the three methods is shown in Figure 4-39 for specimen HPS(LT)-CGR-8. The figure
indicates that all three methods effectively yield the same results.
A comparison between the crack length measured on the front surface and on the back
surface of test specimen HPS(LT)-CGR-5 is shown in Figure 4-40. The figure indicates
that the front and back surface crack lengths are almost identical. Figure 4-41 shows a
photo of the fractured specimen showing a straight crack front. This was observed for all
the crack growth rate test specimens except for specimen HPS(LT)-CGR-6, where the
two surface crack lengths differed by 1 to 2 mm before the crack reached 27 mm. Figure
4-42 shows the measured crack length versus number of cycles for this specimen. The
figure also shows the crack length calculated using the compliance method, which was
found to lie just between the measured crack lengths. The crack length obtained from the
compliance method can therefore be treated as an average crack length because both the
load and measured crack mouth opening displacement are the average value for the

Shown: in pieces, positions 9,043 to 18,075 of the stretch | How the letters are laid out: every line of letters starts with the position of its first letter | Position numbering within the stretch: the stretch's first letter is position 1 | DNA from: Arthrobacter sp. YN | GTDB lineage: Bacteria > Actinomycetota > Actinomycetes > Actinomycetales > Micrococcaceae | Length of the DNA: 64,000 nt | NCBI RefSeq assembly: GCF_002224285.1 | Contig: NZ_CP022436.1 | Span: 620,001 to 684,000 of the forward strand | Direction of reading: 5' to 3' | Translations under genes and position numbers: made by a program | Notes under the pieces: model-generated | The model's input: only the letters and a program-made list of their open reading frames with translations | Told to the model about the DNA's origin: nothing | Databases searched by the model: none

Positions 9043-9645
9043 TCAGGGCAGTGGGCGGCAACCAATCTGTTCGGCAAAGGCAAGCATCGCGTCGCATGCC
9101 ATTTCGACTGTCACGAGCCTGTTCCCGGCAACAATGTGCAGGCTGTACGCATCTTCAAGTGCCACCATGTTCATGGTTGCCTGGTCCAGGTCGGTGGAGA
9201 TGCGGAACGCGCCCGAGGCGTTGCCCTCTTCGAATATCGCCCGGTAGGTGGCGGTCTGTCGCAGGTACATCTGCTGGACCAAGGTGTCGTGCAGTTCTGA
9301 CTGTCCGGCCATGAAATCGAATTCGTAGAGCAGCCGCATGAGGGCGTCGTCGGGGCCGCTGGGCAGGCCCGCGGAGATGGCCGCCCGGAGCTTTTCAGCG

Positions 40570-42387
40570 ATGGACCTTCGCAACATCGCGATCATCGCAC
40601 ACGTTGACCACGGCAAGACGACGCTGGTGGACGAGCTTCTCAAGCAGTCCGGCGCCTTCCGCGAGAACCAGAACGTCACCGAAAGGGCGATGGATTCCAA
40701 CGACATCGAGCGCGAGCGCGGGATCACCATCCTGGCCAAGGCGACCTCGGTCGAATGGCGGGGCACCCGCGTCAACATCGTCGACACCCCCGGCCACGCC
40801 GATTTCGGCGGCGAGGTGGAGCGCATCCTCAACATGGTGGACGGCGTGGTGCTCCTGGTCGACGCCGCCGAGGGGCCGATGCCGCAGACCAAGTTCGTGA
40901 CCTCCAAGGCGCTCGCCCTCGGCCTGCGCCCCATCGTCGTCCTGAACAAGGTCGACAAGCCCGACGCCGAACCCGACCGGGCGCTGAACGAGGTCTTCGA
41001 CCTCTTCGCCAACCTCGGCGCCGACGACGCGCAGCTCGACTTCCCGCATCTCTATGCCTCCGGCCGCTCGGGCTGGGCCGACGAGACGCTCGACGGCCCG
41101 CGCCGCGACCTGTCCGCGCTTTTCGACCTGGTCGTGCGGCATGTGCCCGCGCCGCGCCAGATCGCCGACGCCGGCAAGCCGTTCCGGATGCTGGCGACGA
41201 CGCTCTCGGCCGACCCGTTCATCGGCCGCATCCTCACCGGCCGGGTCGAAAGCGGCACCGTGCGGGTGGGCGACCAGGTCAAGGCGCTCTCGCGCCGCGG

specimen. Figure 4-40 and Figure 4-42 demonstrate that, despite the underlying
assumption of the compliance method, it still could be used successfully if a well-
calibrated compliance equation is available.
Since the different crack length measurement methods give almost identical results and
the front/back surface cracks are almost identical for the majority of the test specimens,
the crack length measured using the camera alone could be used to compute the crack
growth rate, dN da / , and the stress intensity factor range, K Δ . The crack growth rate
was calculated by seven points incremental polynomial method as recommended by the
standard (ASTM 2000c). The stress intensity factor for the SE(T) specimen used in this
test program was calculated by numerical integration as outlined in Blatt et al. (1994).
72

It is desirable to compare the results from crack growth rate tests conducted with the
SE(T) specimen with the results obtained with a standard M(T) specimen for HPS 485W